the street. As he reached the door he heard some
dreadful oaths, from several men coming down the
street. He immediately buttoned up his pocket,
and said to those who stood near him, I always do
this, whenever I hear men swear ; for I think that any
one who can take God's name in vain, can steal, or dq
anything else that is bad."
It used to be thought that swearing, if useful no-
where else, was so, at least, on board ship. Cap-
tains and officers used to think that it was impossible
to keep men in order, on board ship, without
swearing at them. But this was a great mistake.
A pious captain was once appointed to the com-
mand of a British ship of war. When he went on
board, before the ship sailed, he called all the crew to
him on deck, and said to them ; -" My lads, there
is one law I Wish to make, and which I am very
anxious to have kept. It is a favour which I will
ask of you, and which, as a British officer, I expect
will be granted, by a crew of British sailors. What
do you say, my lads ? are you willing to grant your
new captain one favour 7" "Ay, ay, sir," cried all
hands ; let's know what it is."
Well, my lads, it's this : you must allow me to
swear the first oath in this ship. No one on board


must swear an oath before I do; I am determined to
swear the first oath on board. What say you, my
lads; will you grant me this favour V" The sailors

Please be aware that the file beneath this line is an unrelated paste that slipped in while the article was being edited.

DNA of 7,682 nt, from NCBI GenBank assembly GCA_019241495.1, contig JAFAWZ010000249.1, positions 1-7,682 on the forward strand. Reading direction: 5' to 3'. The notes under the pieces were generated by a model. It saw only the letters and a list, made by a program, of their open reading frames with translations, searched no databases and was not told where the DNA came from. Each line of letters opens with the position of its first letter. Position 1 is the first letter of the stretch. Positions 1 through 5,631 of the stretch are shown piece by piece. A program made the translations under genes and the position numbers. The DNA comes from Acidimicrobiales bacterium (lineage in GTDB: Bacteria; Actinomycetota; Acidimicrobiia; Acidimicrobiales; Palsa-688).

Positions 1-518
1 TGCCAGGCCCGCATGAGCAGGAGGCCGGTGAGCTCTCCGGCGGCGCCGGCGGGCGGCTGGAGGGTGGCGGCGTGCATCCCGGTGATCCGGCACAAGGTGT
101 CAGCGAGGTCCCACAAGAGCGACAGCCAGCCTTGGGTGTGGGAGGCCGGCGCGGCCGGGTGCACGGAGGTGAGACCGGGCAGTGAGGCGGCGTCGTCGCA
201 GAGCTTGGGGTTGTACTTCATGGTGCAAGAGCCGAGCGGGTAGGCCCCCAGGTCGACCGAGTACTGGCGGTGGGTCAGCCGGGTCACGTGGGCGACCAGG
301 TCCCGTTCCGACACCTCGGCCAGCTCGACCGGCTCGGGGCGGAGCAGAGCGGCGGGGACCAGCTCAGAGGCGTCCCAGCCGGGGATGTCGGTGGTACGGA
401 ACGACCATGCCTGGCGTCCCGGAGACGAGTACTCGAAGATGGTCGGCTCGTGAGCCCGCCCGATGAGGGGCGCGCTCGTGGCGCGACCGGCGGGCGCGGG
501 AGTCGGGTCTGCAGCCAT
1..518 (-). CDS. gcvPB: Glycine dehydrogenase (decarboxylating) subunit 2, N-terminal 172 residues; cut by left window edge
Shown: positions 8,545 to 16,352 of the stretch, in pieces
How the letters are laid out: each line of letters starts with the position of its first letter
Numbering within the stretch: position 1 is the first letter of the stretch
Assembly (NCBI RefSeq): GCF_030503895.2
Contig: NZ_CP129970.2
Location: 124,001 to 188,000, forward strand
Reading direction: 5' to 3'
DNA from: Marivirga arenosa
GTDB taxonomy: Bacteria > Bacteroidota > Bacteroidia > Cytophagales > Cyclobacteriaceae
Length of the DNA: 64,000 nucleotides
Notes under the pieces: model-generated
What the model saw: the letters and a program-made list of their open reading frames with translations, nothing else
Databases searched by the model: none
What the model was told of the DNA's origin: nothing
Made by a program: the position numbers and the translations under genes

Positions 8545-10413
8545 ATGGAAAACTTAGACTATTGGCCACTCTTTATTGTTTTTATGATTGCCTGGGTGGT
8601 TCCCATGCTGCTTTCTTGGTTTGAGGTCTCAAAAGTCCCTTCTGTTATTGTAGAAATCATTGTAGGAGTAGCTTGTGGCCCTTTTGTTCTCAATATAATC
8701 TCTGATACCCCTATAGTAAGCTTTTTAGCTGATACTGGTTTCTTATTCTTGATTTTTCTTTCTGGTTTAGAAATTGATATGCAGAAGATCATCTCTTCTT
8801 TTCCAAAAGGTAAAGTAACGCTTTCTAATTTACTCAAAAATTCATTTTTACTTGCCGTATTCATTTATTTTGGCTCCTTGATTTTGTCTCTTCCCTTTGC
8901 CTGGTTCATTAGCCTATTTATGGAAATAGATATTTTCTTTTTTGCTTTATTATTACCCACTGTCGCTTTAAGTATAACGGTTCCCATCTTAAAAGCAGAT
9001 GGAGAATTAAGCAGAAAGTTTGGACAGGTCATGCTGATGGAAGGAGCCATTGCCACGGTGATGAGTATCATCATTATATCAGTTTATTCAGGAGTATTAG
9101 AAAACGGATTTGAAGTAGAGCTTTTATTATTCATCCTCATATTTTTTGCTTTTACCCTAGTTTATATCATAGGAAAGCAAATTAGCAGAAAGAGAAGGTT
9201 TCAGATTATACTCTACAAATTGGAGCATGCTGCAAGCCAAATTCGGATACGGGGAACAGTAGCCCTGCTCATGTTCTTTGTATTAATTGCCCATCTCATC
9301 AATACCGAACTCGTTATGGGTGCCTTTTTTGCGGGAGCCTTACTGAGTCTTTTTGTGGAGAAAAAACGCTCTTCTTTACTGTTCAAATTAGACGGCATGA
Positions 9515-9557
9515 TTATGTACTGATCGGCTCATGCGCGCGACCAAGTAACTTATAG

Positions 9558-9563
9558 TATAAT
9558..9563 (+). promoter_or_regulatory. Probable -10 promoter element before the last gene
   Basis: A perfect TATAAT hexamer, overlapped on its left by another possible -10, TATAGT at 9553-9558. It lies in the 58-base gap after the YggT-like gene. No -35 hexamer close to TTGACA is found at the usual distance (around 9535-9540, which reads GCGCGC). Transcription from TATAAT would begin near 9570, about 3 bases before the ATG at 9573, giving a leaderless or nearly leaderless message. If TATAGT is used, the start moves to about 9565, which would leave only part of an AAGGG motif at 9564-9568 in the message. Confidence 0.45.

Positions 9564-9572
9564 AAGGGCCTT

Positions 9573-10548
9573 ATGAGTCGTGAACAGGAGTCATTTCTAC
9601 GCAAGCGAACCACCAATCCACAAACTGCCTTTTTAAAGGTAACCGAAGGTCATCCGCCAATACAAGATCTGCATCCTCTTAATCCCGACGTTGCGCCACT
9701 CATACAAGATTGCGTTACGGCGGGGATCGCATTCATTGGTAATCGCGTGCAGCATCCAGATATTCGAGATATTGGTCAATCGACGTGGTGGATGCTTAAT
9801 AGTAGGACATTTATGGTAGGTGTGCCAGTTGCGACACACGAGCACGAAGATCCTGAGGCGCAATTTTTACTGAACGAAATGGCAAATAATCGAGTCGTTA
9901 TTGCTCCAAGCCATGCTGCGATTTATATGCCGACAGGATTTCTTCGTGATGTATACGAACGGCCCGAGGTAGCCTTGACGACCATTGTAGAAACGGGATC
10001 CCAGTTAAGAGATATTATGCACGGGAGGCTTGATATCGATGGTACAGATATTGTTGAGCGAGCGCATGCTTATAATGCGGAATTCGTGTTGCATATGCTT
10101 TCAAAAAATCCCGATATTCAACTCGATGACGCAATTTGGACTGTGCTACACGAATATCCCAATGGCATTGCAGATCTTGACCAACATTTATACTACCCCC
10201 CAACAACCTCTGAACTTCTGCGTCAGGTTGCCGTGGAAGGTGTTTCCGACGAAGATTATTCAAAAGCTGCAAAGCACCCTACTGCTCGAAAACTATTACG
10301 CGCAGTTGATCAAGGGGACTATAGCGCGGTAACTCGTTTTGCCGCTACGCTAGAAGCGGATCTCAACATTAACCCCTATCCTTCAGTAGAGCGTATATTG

stood, and stared at one another for a moment, quite
at a loss what to say. As one of them afterwards
said; -" They were taken all aback ;" or, as another
expressed it;-" They were brought up all standing."
But the request was so reasonable, and the captain's
manner so kind and pleasant, that they couldn't think
of refusing. Directly, with a general burst, the crew
exclaimed;-" Ay, ay, sir." Then some one pro-
posed, Three cheers for the captain." In a minute,
off went the tarpaulins, and "Hurrah hurrah!
hurrah !" went sounding out, right merrily, from the
decks of that man of-war. Swearing was abolished
on board that ship. They found it was of no use.
And if it is not necessary on shipboard, it is not ne-
cessary anywhere. We ought not to take God's name
in vain, because it is useless.
We ought not to do it, again, because IT Is
It is a mean thing to do and say, behind a person's
back, what you would be afraid to do, or say, before
his face. Everybody admits this. But you may ask,
What has this to do with swearing ? Can any one
swear behind God's back ? or where He will not hear
it? Of course not. God is in every place, seeing
and hearing all that is done or said. But swearers
don't think of this. They don't believe it. They feel
as if they were out of sight and hearing of God; as
if they were behind His back; or else they would be
afraid to swear. This shows that it is cowardly in
them. I know that men and boys sometimes feel aq
if it were a brave thing to swear. But it is not. It
is a mean, cowardly thing.
You remember what took place when God came
down on the top of Mount Sinai, and gave these com-


mandments to Moses. Dark clouds covered all the
top of the mountain. An angel's trumpet was heard
in the midst of the clouds. It sounded long and loud.
The mountain shook, and trembled, as if it was afraid.
Lightnings flashed, and thunders rolled out from those
clouds. How awful it must have been! Now, do
you suppose that the vilest swearer in the land would
have been willing to go and stand at the foot of that
mountain, and, while it was trembling under his feet,
with the lightning flashing, and the thunders rolling
around him, there deliberately curse and swear by the